Updated on 09/17/2011 5:52PM

No one can catch Ghostzapper

Ghostzapper, under Javier Castellano, locks up Horse of the Year honors with a decisive three-length victory in the Breeders' Cup Classic. His time of 1:59.02 is a stakes record.

GRAND PRAIRIE, Texas - On Halloween eve, who ya gonna call?


In an explosive performance that left no doubt as to the Horse of the Year, Ghostzapper romped to a three-length victory against an outstanding field in the $4 million on Saturday at Lone Star Park.

Roses in May finished second, with Pleasantly Perfect, the defending race champion, another four lengths back in third.

Ghostzapper ($7) entered the race unbeaten in three starts this year, including the Woodward at Belmont Park. But he had never raced beyond 1 1/8 miles, let alone at the Classic's distance of 1 1/4 miles. Before a crowd of 53,717, he handled it with aplomb. Ghostzapper completed the distance in a stakes-record 1:59.02 on the fast main track.

"It's not that I did such a great job. He's a great horse," said his trainer, Bobby Frankel.

The victory was a rapturous prize for Frankel, whose inglorious Breeders' Cup record is well documented. Frankel entered the day with just 2 wins from 57 starts, then watched his first five Breeders' Cup starters on Saturday all lose. Frankel said he thought Ghostzapper was a winner turning into the stretch, but had a bit of apprehension.

"My Breeders' Cup record is not that great," he said. "If it was a normal day, I'd have been very, very confident."

Ghostzapper has now won major races ranging from 6 1/2 furlongs to 1 1/4 miles. Last year, he won the Vosburgh at Belmont.

"He's the best horse I ever trained," Frankel said. "He's a unique horse in that he can sprint, you can drop him back 15 lengths and win, and you can lay up on the pace and win. I don't think that there's any doubt that he's the best horse in the country now - by far."

This Classic was considered the best ever, eclipsing the stellar field that assembled at Churchill Downs in 1998. That race was won by Awesome Again. In a case of sweet symmetry, Ghostzapper is a son of Awesome Again, and is certainly his best.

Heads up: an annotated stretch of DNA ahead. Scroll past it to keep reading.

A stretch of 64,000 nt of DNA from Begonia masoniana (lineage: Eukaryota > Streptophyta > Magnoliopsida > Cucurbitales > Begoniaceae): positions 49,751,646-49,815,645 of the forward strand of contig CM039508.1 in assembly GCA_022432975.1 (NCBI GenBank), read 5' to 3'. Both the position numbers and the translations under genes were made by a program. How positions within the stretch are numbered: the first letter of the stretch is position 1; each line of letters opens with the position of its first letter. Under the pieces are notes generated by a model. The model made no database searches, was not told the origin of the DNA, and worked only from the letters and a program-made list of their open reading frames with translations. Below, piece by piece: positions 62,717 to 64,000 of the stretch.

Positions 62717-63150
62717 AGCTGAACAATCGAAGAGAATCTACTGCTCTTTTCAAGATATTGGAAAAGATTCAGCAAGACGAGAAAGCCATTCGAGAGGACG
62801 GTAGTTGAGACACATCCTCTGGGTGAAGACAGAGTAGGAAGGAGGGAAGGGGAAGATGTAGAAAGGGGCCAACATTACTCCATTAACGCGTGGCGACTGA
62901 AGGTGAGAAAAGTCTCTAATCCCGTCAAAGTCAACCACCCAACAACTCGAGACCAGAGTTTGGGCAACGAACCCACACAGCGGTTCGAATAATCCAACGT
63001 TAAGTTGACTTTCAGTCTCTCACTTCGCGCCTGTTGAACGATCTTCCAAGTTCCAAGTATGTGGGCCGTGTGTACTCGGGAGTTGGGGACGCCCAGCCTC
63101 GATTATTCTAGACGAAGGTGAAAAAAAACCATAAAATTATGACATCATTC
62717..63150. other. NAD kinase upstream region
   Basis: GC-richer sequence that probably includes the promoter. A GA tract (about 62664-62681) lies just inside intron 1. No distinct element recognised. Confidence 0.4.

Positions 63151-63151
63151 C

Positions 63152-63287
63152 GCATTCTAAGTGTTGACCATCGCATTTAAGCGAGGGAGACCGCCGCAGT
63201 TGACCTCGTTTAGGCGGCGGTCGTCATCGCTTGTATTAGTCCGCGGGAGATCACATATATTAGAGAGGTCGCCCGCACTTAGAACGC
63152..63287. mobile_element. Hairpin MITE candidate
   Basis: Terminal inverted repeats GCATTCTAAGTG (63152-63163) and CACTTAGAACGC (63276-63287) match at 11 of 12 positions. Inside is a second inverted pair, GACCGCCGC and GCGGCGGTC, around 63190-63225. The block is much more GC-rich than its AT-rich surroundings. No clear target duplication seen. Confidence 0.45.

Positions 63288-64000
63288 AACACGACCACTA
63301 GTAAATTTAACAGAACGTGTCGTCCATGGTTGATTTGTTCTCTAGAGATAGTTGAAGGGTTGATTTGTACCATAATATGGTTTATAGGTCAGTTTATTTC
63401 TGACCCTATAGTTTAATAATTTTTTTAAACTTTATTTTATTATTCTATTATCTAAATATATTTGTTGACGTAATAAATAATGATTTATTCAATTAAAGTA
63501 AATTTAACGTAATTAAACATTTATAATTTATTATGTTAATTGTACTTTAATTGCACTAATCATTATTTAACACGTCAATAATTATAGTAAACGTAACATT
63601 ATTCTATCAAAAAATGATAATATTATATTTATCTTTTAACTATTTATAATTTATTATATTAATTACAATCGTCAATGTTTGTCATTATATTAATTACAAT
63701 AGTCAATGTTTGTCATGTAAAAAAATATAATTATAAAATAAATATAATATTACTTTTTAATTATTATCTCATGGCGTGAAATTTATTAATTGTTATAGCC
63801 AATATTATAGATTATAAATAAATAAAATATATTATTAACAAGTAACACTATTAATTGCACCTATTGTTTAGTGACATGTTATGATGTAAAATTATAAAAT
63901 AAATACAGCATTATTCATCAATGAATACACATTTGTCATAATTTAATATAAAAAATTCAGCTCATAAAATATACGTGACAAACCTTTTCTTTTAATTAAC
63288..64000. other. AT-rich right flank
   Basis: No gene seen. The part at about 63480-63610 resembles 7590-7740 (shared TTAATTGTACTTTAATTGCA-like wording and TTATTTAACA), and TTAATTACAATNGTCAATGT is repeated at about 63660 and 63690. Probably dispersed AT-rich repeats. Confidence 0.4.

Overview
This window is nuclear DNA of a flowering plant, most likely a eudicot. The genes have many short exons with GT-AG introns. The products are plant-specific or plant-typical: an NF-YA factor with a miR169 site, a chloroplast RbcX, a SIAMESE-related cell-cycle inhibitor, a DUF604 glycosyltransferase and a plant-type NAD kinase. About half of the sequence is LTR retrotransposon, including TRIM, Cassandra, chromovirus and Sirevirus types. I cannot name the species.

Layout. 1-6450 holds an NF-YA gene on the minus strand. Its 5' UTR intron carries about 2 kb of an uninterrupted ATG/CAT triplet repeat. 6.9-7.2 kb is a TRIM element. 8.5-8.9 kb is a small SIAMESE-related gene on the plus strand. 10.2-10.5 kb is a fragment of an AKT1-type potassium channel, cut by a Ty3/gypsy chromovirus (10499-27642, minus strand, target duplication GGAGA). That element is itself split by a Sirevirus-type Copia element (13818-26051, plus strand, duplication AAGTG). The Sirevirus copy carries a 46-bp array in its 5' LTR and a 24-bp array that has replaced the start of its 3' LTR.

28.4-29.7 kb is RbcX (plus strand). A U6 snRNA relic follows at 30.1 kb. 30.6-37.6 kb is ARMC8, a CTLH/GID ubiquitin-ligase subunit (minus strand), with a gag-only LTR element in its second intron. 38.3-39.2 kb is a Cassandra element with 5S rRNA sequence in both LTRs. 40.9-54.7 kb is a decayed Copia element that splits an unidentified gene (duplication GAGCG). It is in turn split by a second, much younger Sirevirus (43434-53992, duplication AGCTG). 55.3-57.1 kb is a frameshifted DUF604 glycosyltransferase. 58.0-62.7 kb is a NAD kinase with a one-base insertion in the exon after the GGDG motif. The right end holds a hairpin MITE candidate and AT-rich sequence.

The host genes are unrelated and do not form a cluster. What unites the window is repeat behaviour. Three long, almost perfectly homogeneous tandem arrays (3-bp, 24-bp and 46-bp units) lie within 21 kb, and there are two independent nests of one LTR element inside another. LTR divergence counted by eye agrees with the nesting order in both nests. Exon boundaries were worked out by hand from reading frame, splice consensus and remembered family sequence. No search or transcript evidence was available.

Both Awesome Again and his son Ghostzapper were bred and are owned by Frank Stronach, whose Magna Entertainment owns Lone Star. Because Ghostzapper has raced just 10 times, Stronach said of the lightly raced 4-year-old colt, "As far as I'm concerned, he will run next year."

Ghostzapper broke sharply from his inside post, but then jockey Javier Castellano eased him off the rail. He had been instructed to do so by Frankel, who believed the rail was not the best part of the track.

Azeri, who had broken poorly, came through along the inside to vie for the lead heading into the first turn. Ghostzapper had his head in front, with Roses in May just to his outside in second, and Azeri third. The field was well bunched because of the moderate fractions of 23.42 seconds for a quarter, 47.11 seconds for a half-mile, and 1:11.32 for six furlongs.

As the field moved around the final turn, Azeri dropped away, and Ghostzapper and Roses in May turned it into a sprint for home. They roared through the fourth quarter-mile of the race in 24.06 seconds.

And then, in a dazzling turn of foot usually seen only on the turf, Ghostzapper hit another gear and left Roses in May in his dust. He completed his final quarter-mile in 23.64 seconds, with Castellano gearing him down nearing the wire. It was one of the most visually impressive performances in the Breeders' Cup's 21-year history.

Roses in May, like Ghostzapper, was unbeaten this year. He had won all five of his starts, including the Whitney Handicap at Saratoga. He ran well, but was simply second best on the day.

"The winner ran a humongous race today," said John Velazquez, who rode Roses in May. "You've got to give him all the credit."

Pleasantly Perfect was trying to join Tiznow as the only horse to win the Classic twice, but he never had decent position. He was in 10th place early behind a moderate pace and never could save ground after breaking from post 12.

"They backed it up early and made it difficult on him," said Richard Mandella, who trains Pleasantly Perfect. "I thought the field would spread out a little more and he'd get better position."

- additional reporting by Mike Welsch